On “With All Due Respect,” Jeff Weaver, campaign manager for Bernie Sanders, discusses the New York primary, superdelegates and the future of the Vermont senator’s presidential run. Asked by host Mark Halperin if Sanders now will be a member of the Democratic Party “for life,” Weaver responded, “Yes he is, yes he is.”This despite the fact that, as Politico notes,
Sanders’ Senate office has identified him as an independent as recently as April 1.Well, typing "(I-VT)" is probably a reflex for his office staff. I don't care. In any case, his declaration of Democratic loyalty isn't new. This is from a November article in The Boston Globe:
When a reporter asked Sanders his party allegiance after he filed, Sanders responded, “I’m a Democrat.”Do I believe this? No. Sanders is up for reelection to the Senate in 2018. If Democrats are in trouble that year -- as is usually the case in midterm cycles when there's a Democratic president -- I assume Sanders will do what's worked for him in the past: He'll call himself an independent again and run that way. And so what? I'm sure he'll still caucus with the Democrats if he's reelected. He'll continue to be a progressive senator. Where's the harm?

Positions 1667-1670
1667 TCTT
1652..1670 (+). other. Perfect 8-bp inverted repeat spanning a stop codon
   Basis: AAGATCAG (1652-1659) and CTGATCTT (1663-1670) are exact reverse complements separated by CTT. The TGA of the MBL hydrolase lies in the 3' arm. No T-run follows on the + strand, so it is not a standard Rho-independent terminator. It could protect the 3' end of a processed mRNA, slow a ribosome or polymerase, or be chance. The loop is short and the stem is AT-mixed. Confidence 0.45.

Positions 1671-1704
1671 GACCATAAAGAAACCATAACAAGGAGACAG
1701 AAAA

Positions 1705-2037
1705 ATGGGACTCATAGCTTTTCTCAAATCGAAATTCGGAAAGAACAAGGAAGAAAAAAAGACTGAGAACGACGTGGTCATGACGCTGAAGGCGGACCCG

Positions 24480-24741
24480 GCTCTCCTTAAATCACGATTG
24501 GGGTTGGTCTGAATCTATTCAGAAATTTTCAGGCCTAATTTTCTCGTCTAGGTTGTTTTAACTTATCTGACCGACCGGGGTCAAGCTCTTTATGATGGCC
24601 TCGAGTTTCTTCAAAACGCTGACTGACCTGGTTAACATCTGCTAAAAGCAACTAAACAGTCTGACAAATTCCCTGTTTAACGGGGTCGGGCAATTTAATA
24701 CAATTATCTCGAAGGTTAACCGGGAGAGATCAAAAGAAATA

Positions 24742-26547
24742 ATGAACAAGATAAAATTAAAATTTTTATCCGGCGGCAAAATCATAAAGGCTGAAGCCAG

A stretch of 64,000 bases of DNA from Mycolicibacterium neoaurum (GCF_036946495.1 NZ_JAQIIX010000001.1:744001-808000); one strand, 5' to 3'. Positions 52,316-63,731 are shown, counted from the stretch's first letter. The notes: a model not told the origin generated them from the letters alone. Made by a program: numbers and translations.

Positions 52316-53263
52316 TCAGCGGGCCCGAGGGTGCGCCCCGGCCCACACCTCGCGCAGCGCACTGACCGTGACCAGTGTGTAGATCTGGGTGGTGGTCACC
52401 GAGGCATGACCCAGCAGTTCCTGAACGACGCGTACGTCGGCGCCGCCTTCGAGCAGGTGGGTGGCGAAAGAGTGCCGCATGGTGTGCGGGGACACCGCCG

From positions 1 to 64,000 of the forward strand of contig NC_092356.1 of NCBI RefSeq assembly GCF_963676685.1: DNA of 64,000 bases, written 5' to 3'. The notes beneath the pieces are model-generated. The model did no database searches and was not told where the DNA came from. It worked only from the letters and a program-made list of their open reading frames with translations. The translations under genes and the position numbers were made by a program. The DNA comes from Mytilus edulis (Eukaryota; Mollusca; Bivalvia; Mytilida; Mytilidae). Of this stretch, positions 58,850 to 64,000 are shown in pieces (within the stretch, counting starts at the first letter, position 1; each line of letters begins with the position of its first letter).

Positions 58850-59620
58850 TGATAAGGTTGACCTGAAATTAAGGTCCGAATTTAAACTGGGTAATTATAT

He then called on [Raymond] Buckley, the [New Hampshire] Democratic chairman, who confirmed the senator’s party allegiance. Sanders added that he would run as a Democrat in any future elections.
I don't care what he calls himself now. I just don't want this campaign to do net harm to Hillary Clinton (we're still not sure she's going to face a beatable Donald Trump) and the Democratic Party, regardless of how deeply flawed Clinton and the party are. They're all we're going to have in November standing between us and the infinitely worse Republicans. If Sanders can help beat back the Republicans in a way that doesn't require loyalty to the Democrats, fine, go for it. I'm all for that. But I don't see a wave of progressive indie candidates out there, so we're stuck with the Dems, and trashing Clinton and the party isn't helping. Sanders should critique them, but do it with an eye on the near-term electoral goal as well as his longer-term goal of moving American politics to the left. That's what matters.Apart from that, as far as I'm concerned, he can call himself whatever he wants.